6 Ways to Be Middle Class and Mission-Minded

Here are six straightforward ideas to challenge middle (and upper) class Americans to reject opulence and excess while building the kingdom of God:

  1. Keep your high paying job and give the majority of your income away by living in a small house (not every kid deserves their own room) and driving modest cars (Chevy gets you there just as well as Lexus).
  2. Use your vacation time to go on a short term mission trip with your church or missions organization.
  3. Host international students from the local college or university during weekends or holidays.
  4. Start or join an urban ministry reaching hurting families, particularly widows and orphans.
  5. Buy a house, car, or other useful items for missionary families to use while they are home on furlough.
  6. Cash in your investments, sell everything, leave your vocation, and serve as a missionary overseas (even if you have children!).

What are some others you have thought of?


New iPhone App to Allow Driving from Mobile Phone

German researchers have developed an iPhone app that will allow the user to drive a vehicle via their mobile phone.  Here’s a snippet:

The iDriver has individual accelerate and brake buttons and a virtual steering wheel that utilises the phone’s motion-sensor technology. It interfaces with a specially equipped car which receives messages from the iPhone and relays them into the vehicle via wireless technology. The virtual driver allows driving from a distance through the use of live video streaming from a roof-mounted camera

I swear that some people already drive as if they were sitting on their couch in boxers, iPhone in one hand, a bag of Cheetos in the other, singing along to VH1’s pop-up video classics.

Thankfully, the app is not expected to be commercially available any time soon, or at all.


Automatic Transmissions and the Glory of God

The transmission in my Mazda 626 went out this week.  It still works for the most part, but the odds of it falling out of my engine and lying dead on the road soon are relatively good.  I’m not going to lie, that sucks.  I need a car and God knows that.  However, God has shown me his glory through the process of dropping $1,400 two weeks ago for other problems and getting ready to sell the car in December due to the fact that I’m moving to South Africa.  I can’t put more money into it.  But I can’t afford a new car.  Quite the dilemma.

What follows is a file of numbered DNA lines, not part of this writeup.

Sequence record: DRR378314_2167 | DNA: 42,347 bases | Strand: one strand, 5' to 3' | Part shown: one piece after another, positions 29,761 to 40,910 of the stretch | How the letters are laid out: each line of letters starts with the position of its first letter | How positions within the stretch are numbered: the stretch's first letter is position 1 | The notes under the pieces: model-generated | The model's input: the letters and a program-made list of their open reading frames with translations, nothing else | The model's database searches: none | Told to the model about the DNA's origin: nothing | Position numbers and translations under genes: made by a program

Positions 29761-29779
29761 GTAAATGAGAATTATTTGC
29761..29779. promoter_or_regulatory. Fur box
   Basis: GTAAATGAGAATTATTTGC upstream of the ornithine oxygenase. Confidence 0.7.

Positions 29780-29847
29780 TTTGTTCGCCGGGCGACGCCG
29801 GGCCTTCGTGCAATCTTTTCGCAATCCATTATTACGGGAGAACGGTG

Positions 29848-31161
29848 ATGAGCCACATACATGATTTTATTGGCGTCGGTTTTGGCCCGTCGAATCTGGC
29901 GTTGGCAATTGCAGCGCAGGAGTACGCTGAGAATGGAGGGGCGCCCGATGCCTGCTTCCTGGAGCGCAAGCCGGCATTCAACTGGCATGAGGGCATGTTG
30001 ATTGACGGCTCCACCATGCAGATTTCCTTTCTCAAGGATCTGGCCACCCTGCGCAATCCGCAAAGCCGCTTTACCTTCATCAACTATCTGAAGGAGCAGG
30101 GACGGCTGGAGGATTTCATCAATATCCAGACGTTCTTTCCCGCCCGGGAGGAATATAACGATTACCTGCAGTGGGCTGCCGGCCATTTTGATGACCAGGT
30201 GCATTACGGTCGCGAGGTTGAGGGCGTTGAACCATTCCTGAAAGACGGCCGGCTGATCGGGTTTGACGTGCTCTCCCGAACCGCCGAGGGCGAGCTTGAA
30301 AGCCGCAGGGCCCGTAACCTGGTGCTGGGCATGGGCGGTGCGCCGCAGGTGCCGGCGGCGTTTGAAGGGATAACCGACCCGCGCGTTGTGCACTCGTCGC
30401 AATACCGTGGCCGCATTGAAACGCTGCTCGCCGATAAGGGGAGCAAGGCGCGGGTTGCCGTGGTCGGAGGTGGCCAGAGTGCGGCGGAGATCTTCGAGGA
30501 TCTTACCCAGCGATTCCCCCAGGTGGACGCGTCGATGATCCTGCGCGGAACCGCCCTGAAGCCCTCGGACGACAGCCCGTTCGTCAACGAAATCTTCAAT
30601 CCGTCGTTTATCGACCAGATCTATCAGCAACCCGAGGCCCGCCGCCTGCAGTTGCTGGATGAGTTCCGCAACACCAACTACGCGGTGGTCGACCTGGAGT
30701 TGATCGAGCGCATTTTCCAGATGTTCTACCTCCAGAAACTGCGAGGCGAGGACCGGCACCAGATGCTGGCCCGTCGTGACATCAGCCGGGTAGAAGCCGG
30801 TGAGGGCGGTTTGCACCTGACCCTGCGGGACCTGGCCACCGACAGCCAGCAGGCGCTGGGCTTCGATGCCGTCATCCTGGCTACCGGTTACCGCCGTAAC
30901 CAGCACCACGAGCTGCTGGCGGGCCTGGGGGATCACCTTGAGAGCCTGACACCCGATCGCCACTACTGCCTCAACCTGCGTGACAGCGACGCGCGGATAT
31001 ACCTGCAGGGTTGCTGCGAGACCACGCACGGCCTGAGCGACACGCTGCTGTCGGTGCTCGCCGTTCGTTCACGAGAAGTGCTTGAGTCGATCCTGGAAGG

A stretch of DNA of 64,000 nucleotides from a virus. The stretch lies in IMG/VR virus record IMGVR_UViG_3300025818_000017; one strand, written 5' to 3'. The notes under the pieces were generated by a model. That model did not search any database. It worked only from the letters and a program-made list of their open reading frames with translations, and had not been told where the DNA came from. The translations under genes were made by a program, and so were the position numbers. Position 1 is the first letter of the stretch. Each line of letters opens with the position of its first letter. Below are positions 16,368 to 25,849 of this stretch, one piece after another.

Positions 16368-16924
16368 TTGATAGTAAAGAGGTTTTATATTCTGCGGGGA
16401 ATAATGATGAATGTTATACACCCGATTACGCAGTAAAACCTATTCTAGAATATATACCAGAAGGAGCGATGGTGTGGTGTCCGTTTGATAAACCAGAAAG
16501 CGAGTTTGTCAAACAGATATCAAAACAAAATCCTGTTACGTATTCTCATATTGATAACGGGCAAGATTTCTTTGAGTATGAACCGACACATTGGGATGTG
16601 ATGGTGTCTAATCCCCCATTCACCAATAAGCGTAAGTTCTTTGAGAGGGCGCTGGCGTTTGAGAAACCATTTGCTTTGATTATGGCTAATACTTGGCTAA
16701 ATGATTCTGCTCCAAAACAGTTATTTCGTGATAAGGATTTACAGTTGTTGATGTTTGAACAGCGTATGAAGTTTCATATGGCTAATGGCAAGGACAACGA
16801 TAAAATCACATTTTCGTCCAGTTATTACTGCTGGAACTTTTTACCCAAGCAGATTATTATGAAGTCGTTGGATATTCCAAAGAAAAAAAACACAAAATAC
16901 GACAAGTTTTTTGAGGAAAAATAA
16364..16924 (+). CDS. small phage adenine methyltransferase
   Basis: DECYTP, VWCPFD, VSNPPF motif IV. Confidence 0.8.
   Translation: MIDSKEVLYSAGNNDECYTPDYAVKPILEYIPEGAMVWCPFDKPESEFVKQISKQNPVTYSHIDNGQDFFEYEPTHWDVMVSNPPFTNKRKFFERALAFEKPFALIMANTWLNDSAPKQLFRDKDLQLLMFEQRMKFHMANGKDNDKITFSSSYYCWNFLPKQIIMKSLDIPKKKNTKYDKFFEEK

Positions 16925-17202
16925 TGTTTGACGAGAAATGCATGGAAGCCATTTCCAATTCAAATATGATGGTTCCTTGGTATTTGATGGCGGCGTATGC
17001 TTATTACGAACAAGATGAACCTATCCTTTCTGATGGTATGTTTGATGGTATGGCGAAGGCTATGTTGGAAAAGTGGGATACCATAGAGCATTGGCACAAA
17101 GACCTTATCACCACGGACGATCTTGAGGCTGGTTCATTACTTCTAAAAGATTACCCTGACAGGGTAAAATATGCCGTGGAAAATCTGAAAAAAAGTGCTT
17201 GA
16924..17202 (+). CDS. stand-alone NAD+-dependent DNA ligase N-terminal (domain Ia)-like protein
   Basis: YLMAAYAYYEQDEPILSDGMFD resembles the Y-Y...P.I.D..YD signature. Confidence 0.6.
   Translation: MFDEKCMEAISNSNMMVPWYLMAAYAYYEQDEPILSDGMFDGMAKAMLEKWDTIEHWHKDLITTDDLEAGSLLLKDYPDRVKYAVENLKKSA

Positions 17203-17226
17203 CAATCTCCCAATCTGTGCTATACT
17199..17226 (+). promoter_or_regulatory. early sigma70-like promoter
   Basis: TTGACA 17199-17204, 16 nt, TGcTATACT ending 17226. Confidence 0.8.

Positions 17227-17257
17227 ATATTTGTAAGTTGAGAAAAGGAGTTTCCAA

This isn’t suffering — compared to what Jesus went through before he died on the cross — but in its own unique way, it is discipline.  Some hardcore, eschatology-freak Christians might say that God punishes his children for sins or poor choices we make.  Those people might say, “James, you sinned, so God is punishing you buy breaking your car and causing financial strain.”  Hmm, sorry, no he’s not.

I do think, however, I’m being disciplined.  For those of you who are more gracious and lenient, more of the hippie-Jesus crowd, you might say, “C’mon, James.  Disciplined?  A transmission?  That’s just what happens in life.  Just roll with it, man.”  I disagree with you as well.  God made Mazda 626 transmissions — as shoddy as they are — for their purpose.  I believe God caused my transmission to crap out.  Call me a radical, but listen first.  Proverbs 16:4 says, “The LORD has made everything for its purpose.”  Further, the word “discipline,” in English, comes from the Latin disciplina which means “teaching, learning.”  I’m learning about God’s glory because of my car’s transmission.  Here’s how the author of Hebrews talks about God’s discipline.

It is for discipline that you have to endure.  God is treating you as sons. For what son is there whom his father does not discipline?  If you are left without discipline, in which all have participated, then you are illegitimate children and not sons.
– Hebrews 12:7-8

If I am not seeing God’s glory and knowing him more, I am not his son.  I’m just a religious phony who isn’t born again.  When I got the phone call that the transmission’s funeral will be held sometime this month, I was not happy.  But after that moment of frustration, I said, “God, it’s okay.  It’s just a car.  Show me your glory in this.  Help me get through this well.”  God is using this to cause me to endure.  I need to depend on him financially even more than before.  Now, I need to trust God to find a way to get to the gym each day.  I need to trust God that someone will want to buy this car despite it having a bad transmission.  I need to trust God that he knew what he was doing when I bought this car two and a half years ago not knowing how much money I’d invest in it.

Thank God for my transmission.  It’s an opportunity to believe God’s promises and see his glory.  He made everything for it’s purpose.  Even transmissions.